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Should i apply for 'support group'?


I've had mental health for well over a decade and stopped working 10 years ago because of it (see my post in welcome/introduction). I've been on JSA then ESA during this time. I've attended the mandatory 'lie detector tests' that the DWP force on us - almost always at my home - and have been in the work related activity group this whole time. I'm physically able to work (in theory), i'm in my late 30s, but my issues are of a psychological kind. Perhaps this is why i've always been in the work related group, and never in the support group.

It was on a phone call a few months ago that a DWP phone operator told me it was 'odd' that i've been in the work related group this whole time. She asked if i wanted her to 'put me in' (or maybe 'apply for you to be put in') the support group. I told her i didn't want anything being changed (for fear i'd have to attend yet another medical assessment). 

Anyway, i may have to move soon and money will be an issue, which has brought this back into my mind. I called DWP and told them the above, and was basically told i was most likely put in the work related group because of me being of working age, not physically disabled etc. It all sounded like he wanted me off the phone. He did tell me it looks like i'm due an assessment this year, which made me think i'd ask why i've never been on support group at it.

To be honest, i'm not that concerned. I was just wondering if the above sounds about right - the reasons i'm on work related group - and if anybody on here tried to be put in support group and succeeded? 


  • poppy123456
    poppy123456 Member Posts: 31,330 Disability Gamechanger
    HI and welcome,

    We have a lot of members here, including myself that are in the Support Group/LCWRA. Whether you fit the criteria for this group will totally depend on how your conditions affect you.

    With the WRAG, they are not saying you're fit for work, thewy acknowledge, you're not. What they do expect is that you prepare for work, which means attending appointments, whether that's face to face (in normal times) or telephone appointments. Those that are in the Support Group do not have attend any appointments.

    If it's purely mental health that you suffer from then the route into the Support Group for you, is likely to be reg35, which means there would be a substantial risk to yourself and others if you were either found fit for work or fit for work related activit and this must apply the majority of the time. Information here regarding reg35.

    Also explained here but as LCWRA, which is the same as Support Group.

    No one here can tell you whether you would qualify for this because we don't know how your conditions affect you. Whether you put in for a change of circumstances is your decision but before doing this i'd advise you to get some expert advice from an agency near you. Start her for this.

    You also mention moving house. If you'll need to claim for help with any rent and you move to a different local council then you will need to claim UC for this. Your support Group award will be honoured in UC and you'll be placed into the LCW group, if you're still in the WRAG when you move house.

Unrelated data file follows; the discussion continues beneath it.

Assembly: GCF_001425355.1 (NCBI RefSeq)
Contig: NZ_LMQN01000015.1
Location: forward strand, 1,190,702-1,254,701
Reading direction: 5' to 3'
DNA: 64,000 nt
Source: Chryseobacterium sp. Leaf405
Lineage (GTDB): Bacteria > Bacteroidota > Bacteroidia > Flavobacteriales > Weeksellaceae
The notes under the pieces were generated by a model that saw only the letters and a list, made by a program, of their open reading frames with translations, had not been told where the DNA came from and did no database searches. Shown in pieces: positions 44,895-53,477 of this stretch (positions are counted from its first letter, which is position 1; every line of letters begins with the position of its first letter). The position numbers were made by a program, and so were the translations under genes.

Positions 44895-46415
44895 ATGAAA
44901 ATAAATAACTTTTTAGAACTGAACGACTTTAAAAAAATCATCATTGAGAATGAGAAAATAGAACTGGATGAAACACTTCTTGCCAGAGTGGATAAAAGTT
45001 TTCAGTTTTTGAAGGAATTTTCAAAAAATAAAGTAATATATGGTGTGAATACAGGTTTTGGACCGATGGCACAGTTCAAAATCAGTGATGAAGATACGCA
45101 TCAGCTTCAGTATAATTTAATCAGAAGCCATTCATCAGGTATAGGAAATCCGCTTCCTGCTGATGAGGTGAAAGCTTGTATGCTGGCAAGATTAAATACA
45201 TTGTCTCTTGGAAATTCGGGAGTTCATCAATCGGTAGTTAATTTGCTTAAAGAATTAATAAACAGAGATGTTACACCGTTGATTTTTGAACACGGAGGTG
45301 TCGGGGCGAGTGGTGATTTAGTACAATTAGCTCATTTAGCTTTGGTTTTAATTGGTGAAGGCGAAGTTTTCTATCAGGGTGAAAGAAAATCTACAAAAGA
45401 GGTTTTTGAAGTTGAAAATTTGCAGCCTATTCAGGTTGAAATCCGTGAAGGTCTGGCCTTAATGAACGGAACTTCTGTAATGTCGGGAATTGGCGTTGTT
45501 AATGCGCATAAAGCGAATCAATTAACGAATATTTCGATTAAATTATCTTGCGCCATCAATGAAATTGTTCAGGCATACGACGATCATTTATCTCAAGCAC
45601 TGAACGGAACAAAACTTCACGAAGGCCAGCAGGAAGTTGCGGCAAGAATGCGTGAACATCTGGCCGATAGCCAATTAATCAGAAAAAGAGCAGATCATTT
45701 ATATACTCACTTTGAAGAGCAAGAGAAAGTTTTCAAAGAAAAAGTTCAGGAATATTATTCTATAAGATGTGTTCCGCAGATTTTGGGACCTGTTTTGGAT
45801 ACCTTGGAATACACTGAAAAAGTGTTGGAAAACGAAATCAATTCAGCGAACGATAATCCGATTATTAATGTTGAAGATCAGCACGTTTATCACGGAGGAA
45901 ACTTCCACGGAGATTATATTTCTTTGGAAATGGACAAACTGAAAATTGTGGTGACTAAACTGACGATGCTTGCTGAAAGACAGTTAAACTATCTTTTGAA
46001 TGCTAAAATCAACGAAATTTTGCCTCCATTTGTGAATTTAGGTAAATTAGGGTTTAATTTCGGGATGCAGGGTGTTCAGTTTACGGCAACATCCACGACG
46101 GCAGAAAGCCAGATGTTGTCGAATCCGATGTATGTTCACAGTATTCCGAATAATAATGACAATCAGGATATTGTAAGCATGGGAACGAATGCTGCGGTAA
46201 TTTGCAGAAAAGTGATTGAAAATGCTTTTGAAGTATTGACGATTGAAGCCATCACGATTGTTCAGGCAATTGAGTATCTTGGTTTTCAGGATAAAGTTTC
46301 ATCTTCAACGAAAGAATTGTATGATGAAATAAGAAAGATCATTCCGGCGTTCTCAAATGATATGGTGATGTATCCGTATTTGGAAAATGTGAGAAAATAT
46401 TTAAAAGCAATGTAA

If you're already claiming housing benefit and you stay within the same local council then you can claim for housing benefit again.

    Hope this helps.

  • ryan123
    ryan123 Member Posts: 20 Connected
    With regards to WRAG, i have never had to go down jobcentre or look for work. That's why the DWP operator i spoke to said it was odd. She said usually i'd have to look for work and i said nobody has ever contacted me, in almost a decade. That's when she mentioned putting me in support group to which i said if i've been off their radar this long, i'd rather not risk it.

    Then when i spoke to the DWP operator a few days ago, he seemed to be making up the answers as he went along. For example, saying WRAG don't *have* to look for work, and that i was obviously ill and hence why i'm not told to look for work, and then mentioning that i'm probably on it because of my age and non-physical illness. 
  • poppy123456
    poppy123456 Member Posts: 31,330 Disability Gamechanger
    Although asking someone from DWP is the best place to go to for advice on this occasion they are correct and the person from your local job centre is not correct. Being in the WRAG doesn't mean you have to look for work because they acknowledge you have a health condition that prevents you from working.

    Attending appointments maybe needed whether this be in person (in normal times) or through telephone but sometimes people don't even have to do that, it depends what work coach you have.

    Whether you report the changes is your decision but like you said, there is a risk that you could lose what you already have, so i'd advise you to speak to an advice agency near you for further advice. This way you can tell them how your conditions affect you and they will be able to advice whether you fit the Support Group descriptors or not.
  • ryan123
    ryan123 Member Posts: 20 Connected
    I think i will just leave it as it is. As i said to the DWP person at the time, i'd rather not deal with more changes, another assessment etc. When i spoke to DWP person last week, he seemed to suggest i was on the list for an assessment soon anyway. I might bring it up at my next assessment.
  • poppy123456
    poppy123456 Member Posts: 31,330 Disability Gamechanger
    Sounds like a wise decision. What you should do when you receive your next work capability assessment forms is add as much relevant information as possible. With mental health it would very likely be reg35 that would get you support group award.

    Good luck when the time comes.


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